I doubt I’ve made any statement about free will at all, and I certainly haven’t offered a systematic position on it, so your continued accusation that I have contradictory ideas on the subject is baseless.

In any case, since, as demonstrated over the past year, you have little knowledge of theology, other than a superficial and error-filled understanding of Aquinas, and a wildly liberal and historically uninformed understanding of the teaching of your own Church regarding naturalism and evolution, you are surely not the person to give me my walking instructions for future research.

Still, I have to thank you.  Though I’ve learned not a single thing *from* you about theology, I’ve learned a lot by debating *with* you, as, in order to show you why so many of your ideas are confused or erroneous, I’ve had to review many subjects, brushing up on old material, while acquiring new insights.  So you’ve unwittingly furthered my education.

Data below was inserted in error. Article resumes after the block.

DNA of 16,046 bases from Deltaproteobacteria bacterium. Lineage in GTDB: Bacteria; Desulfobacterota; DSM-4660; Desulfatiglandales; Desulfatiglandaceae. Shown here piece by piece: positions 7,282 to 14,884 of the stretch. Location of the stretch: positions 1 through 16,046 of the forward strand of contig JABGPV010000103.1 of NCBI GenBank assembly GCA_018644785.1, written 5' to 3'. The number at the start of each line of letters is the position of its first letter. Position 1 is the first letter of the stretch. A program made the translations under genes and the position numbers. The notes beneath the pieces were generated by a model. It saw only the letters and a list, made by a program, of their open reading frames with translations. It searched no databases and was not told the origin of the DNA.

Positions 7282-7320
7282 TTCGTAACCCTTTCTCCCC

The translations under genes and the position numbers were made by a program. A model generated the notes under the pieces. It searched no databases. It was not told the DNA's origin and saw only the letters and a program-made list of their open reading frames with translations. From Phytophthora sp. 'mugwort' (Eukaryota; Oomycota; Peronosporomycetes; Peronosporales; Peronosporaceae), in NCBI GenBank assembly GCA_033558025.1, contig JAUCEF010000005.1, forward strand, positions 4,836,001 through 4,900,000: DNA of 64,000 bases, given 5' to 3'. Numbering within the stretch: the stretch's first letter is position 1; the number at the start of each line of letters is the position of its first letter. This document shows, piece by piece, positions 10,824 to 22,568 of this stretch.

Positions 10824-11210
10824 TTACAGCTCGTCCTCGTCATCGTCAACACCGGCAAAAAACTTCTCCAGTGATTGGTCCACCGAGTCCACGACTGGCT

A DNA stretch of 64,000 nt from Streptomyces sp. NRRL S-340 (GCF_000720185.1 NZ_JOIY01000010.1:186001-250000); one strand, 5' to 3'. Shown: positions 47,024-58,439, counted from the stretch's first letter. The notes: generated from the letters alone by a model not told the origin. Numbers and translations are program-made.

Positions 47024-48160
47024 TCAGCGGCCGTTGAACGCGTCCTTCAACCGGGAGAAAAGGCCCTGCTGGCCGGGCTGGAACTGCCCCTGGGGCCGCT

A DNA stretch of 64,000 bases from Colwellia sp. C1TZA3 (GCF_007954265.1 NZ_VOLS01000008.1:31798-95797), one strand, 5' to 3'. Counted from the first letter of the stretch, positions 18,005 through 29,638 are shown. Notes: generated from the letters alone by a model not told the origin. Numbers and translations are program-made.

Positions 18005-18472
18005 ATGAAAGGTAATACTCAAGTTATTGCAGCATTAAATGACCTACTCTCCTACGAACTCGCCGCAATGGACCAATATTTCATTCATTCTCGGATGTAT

Oh, and if you’d like some free educational advice in return:  Learn to occasionally admit error.  In a whole year I’ve never seen you do it.

Goodbye, R. Hampton.


R Hampton - #53001

March 2nd 2011

Rich,

Fair enough. If you don’t believe in Free Will, then I can’t fault you for a contradictory position on Contingency/Randomness.

But for those of us who do accept Free Will - and you claim that “And what modern ID proponent does not believe in free will? Most ID proponents are very orthodox Protestants or Catholics.” - then you must admit that we accept that God is not bound by strict causality as you continually argue (vis-a-vis the possible death of a worm critical to Man’s evolution).